In a few short months, state, county and municipal pension systems will be releasing their comprehensive annual financial reports (CAFRs). These are extremely important documents that pension systems must compile to comply with the accounting requirements set forth by the Governmental Accounting Standards Board (GASB). CAFRs are important because they give you a snapshot in time of how your pension system is doing, providing the financial and statistical data to let you know whether your system is meeting its stated goals and offering a valuable insight into how city, state or county officials manage public finances. Read More »
I write this month’s message in the wake of yet another tragic loss of an officer close to home.
On June 19, Sacramento Police Department Officer Tara O’Sullivan was killed in the line of duty while responding to a domestic violence call in north Sacramento. The 26-year-old officer had just graduated from the police academy and was still in field training when she was fatally shot trying to help a woman retrieve her belongings from her home. Described by her colleagues as a person with honor, integrity and commitment, O’Sullivan no doubt had a bright future ahead of her, but this senseless act of violence cut her promising career short. Her death marks the second young officer fatality in the Sacramento region this year, after Davis Officer Natalie Corona was shot responding to a car crash in January. PORAC expresses its deepest sympathies and condolences to the family, friends and colleagues of Officer O’Sullivan. We will never forget. Read More »
Last month’s state and national law enforcement memorial ceremonies were a sobering reminder that our profession continues to be one of the most dangerous out there. In California, the names of eight officers who died in the line of duty last year and two who died in previous years were added to the California Peace Officers’ Memorial at the State Capitol. In Washington, D.C., 371 officers who died in the line of duty — including 158 who died in 2018 — were added to the National Law Enforcement Officers Memorial. PORAC joined law enforcement nationwide in not only honoring the service and sacrifice of these brave men and women but also paying respects to the families, friends and colleagues they left behind. We will never forget! Read More »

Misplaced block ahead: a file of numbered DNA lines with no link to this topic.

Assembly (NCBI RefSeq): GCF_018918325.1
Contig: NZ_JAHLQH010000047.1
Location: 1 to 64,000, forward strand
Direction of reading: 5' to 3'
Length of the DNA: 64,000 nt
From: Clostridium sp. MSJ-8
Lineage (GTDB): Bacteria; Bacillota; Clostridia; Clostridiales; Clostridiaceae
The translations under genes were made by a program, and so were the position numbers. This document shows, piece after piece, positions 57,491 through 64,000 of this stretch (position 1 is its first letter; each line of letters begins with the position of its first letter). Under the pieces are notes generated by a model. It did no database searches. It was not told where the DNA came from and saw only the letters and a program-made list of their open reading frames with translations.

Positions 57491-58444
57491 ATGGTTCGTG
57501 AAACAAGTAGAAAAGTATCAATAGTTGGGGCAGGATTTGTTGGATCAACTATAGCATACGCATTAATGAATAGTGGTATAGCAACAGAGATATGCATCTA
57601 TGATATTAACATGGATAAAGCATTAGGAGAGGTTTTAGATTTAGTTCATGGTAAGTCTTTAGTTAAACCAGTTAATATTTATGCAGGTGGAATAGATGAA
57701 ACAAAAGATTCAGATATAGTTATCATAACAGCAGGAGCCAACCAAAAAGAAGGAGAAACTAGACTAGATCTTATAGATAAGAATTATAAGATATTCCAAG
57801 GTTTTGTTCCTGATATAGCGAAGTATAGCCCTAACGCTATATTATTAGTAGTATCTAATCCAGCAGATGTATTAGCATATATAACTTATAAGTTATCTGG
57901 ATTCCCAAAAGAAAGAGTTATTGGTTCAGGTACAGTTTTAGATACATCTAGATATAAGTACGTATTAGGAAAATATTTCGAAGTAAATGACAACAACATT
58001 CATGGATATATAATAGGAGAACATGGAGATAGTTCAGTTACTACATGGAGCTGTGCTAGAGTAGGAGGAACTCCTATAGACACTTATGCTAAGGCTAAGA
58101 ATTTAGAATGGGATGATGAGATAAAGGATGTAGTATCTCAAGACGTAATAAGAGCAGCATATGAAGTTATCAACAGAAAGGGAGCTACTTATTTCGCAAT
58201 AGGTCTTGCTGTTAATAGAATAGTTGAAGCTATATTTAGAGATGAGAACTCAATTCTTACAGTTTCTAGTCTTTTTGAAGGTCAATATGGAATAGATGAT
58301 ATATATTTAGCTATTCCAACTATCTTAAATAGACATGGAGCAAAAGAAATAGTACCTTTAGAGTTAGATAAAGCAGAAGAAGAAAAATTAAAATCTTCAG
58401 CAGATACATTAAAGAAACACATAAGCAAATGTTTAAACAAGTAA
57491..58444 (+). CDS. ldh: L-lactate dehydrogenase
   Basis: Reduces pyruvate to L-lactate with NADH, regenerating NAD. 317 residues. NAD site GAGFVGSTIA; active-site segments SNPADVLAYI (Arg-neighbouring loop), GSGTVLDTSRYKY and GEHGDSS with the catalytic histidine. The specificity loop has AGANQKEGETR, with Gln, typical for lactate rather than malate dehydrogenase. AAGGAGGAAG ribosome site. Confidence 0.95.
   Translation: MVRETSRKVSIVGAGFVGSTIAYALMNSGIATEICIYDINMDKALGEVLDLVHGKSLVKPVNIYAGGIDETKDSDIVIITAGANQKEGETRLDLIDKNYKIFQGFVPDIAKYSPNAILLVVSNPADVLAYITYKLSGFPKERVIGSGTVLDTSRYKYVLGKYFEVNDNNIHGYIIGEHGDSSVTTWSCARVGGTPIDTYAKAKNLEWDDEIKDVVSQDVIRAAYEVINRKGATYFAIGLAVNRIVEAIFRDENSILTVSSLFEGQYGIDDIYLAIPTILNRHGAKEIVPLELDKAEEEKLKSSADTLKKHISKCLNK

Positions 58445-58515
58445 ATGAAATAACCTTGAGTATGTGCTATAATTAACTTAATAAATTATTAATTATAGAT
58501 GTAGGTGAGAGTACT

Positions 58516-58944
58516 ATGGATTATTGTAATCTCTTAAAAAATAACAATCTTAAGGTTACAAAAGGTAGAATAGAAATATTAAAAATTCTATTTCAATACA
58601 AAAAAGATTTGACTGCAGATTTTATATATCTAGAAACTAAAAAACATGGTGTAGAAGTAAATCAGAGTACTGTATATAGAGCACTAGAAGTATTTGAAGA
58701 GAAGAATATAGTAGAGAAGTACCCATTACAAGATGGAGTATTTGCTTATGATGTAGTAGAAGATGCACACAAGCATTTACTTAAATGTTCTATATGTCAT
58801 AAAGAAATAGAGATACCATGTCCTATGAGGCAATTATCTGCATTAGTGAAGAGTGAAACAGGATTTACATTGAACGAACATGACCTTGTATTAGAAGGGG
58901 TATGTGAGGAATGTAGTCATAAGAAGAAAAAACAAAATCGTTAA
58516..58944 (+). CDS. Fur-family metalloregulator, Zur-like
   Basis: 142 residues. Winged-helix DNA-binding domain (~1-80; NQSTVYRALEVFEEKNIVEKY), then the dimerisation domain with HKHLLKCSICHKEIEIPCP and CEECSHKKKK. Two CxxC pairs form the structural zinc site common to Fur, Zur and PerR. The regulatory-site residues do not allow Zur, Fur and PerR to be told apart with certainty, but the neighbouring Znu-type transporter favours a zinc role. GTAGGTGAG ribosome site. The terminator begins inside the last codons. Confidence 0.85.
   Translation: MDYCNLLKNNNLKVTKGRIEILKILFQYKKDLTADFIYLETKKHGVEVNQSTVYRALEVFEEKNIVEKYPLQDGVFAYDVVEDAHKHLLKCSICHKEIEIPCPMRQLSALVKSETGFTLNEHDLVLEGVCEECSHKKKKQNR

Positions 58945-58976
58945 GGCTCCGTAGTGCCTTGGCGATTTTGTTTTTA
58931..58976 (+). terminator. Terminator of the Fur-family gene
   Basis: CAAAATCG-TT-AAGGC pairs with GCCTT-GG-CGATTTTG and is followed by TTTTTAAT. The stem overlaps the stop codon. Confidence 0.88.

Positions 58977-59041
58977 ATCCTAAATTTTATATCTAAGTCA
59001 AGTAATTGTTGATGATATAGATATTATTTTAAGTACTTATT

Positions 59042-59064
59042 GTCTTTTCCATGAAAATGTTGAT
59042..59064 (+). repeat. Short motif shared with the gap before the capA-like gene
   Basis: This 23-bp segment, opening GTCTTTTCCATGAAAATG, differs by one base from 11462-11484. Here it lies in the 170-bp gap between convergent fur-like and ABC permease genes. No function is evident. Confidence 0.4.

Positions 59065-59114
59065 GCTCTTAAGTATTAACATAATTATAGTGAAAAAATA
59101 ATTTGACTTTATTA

As you’ll read later in this issue, our 2019 Symposium in Monterey was a resounding success. We had the largest attendance in our history. I’d like to thank all the presenters who came out to speak to our members. I give special thanks to Ann Carrizales, who had a spectacular presentation on resiliency. The Meadows Place (Texas) Police officer spoke movingly about what she went through after a 2013 vehicle stop led to a gunfight that injured her and she still arrested the shooters. An amazing story! Also, I want to thank Joe Gamaldi, president of the Houston Police Officers’ Union, who spoke about pay parity issues, something that California could eventually face. Read More »
Since the announcements of SB 230 and AB 392 in February, the debate between public safety groups and ACLU-led organizations has been renewed in the public eye, drawing varying opinions from politicians to the public alike. The media, in particular, has been a powerful voice in this debate for the way it, in its so-called “objective” reporting, has framed both pieces of legislation. We have been monitoring the news cycle’s coverage of our bill and the opposition’s bill, and based on what we’ve seen so far, the long-held bias against police officers is alive and well in the media. Read More »